Once the legal battle was settled, abortion opponents launched a “decline to sign” campaign, aimed at thwarting signature-gathering efforts by abortion rights campaigns. At one point, voters received text messages falsely accusing petitioners of trying to steal people’s personal information.

Republican lawmakers tried to advance a new ballot measure to raise the threshold for amending the Missouri Constitution, partly in hopes of making it harder to pass the abortion rights bill.

Both anti-abortion efforts failed, and the abortion rights campaign in May attracted more than double the required number of signatures. Now it’s up to Ashcroft’s office to verify the signatures and ensure they qualify for the ballot.

Meanwhile, opposition groups in Arizona, Colorado, Florida and Nebraska have attempted to create their own ballot measures to codify existing abortion restrictions, although these efforts failed to gather enough signatures in Florida and Colorado.

Jessie Hill, a law professor at Case Western Reserve University School of Law in Cleveland and an adviser to the Issue 1 campaign that codified abortion rights in Ohio, said she had warned about the possibility of competing ballot measures that could confuse voters.

While efforts to keep abortion off the ballot follow a similar blueprint to what she saw in Ohio last year, Hill said she is closely watching new efforts across the country.

“The anti-abortion side is still trying to figure out what the formula is to defeat these ballot measures,” Hill said.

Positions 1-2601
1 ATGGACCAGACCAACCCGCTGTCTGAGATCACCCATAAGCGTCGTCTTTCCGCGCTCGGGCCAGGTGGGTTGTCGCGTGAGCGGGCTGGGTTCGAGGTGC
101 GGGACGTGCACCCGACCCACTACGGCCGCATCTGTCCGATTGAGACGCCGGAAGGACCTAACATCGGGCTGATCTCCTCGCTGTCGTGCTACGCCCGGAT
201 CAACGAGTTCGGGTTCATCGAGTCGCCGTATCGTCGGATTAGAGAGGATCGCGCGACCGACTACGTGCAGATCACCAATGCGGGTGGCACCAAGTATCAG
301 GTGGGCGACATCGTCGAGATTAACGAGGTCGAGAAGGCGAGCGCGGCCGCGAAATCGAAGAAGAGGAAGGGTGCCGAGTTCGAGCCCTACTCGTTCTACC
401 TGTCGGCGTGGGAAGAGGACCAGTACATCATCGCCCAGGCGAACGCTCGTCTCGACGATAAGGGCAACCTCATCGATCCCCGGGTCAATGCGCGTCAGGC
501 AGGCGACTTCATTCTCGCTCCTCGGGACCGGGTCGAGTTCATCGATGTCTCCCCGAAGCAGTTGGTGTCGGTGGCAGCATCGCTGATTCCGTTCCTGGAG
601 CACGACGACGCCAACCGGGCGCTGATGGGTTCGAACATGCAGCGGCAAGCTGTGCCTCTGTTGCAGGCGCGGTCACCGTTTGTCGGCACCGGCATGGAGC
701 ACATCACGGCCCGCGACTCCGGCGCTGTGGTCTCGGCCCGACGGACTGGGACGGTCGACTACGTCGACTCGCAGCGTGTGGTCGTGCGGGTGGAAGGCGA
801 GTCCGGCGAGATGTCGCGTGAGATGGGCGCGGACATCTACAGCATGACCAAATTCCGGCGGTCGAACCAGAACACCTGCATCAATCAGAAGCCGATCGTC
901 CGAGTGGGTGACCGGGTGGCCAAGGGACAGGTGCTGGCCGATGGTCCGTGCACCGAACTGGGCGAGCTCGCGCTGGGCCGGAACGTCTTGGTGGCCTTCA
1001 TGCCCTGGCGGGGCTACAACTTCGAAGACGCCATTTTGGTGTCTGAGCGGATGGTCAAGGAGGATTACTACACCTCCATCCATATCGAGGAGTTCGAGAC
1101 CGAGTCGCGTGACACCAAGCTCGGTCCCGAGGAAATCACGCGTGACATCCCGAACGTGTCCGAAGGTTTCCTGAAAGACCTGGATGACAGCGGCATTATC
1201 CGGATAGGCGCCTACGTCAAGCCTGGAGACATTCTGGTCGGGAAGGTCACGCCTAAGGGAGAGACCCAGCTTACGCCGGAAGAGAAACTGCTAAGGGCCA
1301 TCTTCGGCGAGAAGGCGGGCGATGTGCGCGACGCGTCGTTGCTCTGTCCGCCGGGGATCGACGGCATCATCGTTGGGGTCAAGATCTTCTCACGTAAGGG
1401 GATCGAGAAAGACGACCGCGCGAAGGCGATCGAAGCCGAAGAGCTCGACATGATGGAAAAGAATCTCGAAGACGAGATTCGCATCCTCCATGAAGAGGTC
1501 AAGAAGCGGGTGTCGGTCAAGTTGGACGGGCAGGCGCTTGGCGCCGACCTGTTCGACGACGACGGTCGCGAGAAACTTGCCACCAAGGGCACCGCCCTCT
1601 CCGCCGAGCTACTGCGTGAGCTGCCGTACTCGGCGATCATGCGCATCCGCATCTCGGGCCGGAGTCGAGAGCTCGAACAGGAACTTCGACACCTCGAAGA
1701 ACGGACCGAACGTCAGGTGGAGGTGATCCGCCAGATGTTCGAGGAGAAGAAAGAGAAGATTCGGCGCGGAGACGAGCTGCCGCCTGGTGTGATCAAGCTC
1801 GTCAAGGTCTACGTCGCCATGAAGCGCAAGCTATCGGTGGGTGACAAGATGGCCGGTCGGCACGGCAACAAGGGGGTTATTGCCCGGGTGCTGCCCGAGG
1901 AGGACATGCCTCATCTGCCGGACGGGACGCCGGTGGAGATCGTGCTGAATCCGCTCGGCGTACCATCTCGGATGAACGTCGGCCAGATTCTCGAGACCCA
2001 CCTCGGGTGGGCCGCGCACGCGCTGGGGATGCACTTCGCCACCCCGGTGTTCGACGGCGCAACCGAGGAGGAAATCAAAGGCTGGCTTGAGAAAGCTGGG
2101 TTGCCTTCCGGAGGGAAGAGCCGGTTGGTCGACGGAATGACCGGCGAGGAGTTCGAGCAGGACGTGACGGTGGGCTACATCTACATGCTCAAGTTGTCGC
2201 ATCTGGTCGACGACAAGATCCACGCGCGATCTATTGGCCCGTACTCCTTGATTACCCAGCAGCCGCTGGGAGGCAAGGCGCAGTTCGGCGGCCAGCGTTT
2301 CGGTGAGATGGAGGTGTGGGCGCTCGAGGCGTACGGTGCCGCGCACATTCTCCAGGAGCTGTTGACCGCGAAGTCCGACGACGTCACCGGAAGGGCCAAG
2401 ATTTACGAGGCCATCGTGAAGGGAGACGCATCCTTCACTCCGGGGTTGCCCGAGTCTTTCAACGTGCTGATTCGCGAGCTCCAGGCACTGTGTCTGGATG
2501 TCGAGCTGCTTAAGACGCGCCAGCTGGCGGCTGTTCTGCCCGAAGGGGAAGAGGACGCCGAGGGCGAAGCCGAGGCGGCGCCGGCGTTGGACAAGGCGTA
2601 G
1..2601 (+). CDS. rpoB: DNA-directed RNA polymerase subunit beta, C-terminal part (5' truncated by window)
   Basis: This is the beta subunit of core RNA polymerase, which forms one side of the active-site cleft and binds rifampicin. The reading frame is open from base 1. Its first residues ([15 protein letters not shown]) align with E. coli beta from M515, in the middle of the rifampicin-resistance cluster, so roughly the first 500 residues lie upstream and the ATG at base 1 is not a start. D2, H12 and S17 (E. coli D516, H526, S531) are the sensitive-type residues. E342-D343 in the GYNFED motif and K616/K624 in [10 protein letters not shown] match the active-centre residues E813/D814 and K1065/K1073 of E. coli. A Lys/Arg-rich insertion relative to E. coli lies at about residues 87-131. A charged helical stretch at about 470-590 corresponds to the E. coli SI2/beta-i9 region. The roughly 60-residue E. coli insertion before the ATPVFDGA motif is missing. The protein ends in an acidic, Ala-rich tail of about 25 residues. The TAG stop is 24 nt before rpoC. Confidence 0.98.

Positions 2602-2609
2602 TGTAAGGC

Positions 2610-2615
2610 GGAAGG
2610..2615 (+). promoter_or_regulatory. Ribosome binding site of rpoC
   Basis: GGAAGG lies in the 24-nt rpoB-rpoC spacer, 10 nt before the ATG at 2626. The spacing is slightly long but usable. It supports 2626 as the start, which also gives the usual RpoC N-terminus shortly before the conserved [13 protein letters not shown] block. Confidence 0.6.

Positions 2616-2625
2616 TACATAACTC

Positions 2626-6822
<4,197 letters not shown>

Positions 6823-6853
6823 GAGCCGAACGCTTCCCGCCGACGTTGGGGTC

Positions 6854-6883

A strategy document leaked last month shows that Arizona Republicans are considering several competing measures to enshrine abortion restrictions in the state constitution. Possible petition names include the “Protecting Pregnant Women and Safe Abortions Act,” the “Arizona Abortion and Reproductive Care Act,” or the “Arizona Abortion Protection Act.”

The document explicitly describes how the alternative measures could undermine a proposal from reproductive rights groups that want to codify abortion rights based on viability, usually around 23 weeks to 24 weeks of pregnancy.

“This leaked document revealed a scheme to confuse voters by using one or more competing ballots with similar titles,” said Cheryl Bruce, campaign manager for Arizona for Abortion Access.

In Nebraska, anti-abortion groups are banding together to oppose a planned ballot initiative to protect reproductive rights.

Allie Berry, campaign director for the Nebraska Protect Our Rights campaign, which aims to protect reproductive rights, said the competing measures are intended to mislead and confuse voters. She said the campaign is working to educate voters about the differences between each of the initiatives.

“If you have to resort to deception and confusion, it shows that they realize that most Nebraskans want to protect abortion rights,” she said.

One counter-initiative launched by anti-abortion activists in May aims to ban abortion at all stages of pregnancy. The petition, called ‘Now Choose Life’, would grant embryos ‘personality’.

Another launched in March wouldn’t go that far, but instead seeks to codify the state constitution’s existing 12-week abortion ban, while giving lawmakers the option to pass further restrictions in the future.

The petition, called Protect Women and Children, was supported by the national anti-abortion group Susan B. Anthony Pro-Life America and others in the state.

Sandy Danek, executive director of Nebraska Right to Life, called the petition a “reasonable alternative measure.” She said, “As time goes on and we continue to educate,” the organization will strive to further restrict abortion.

“I see this as a step-by-step process that we have been working on for 50 years,” she said.


Associated Press writer Summer Ballentine in Jefferson City, Missouri, contributed to this report.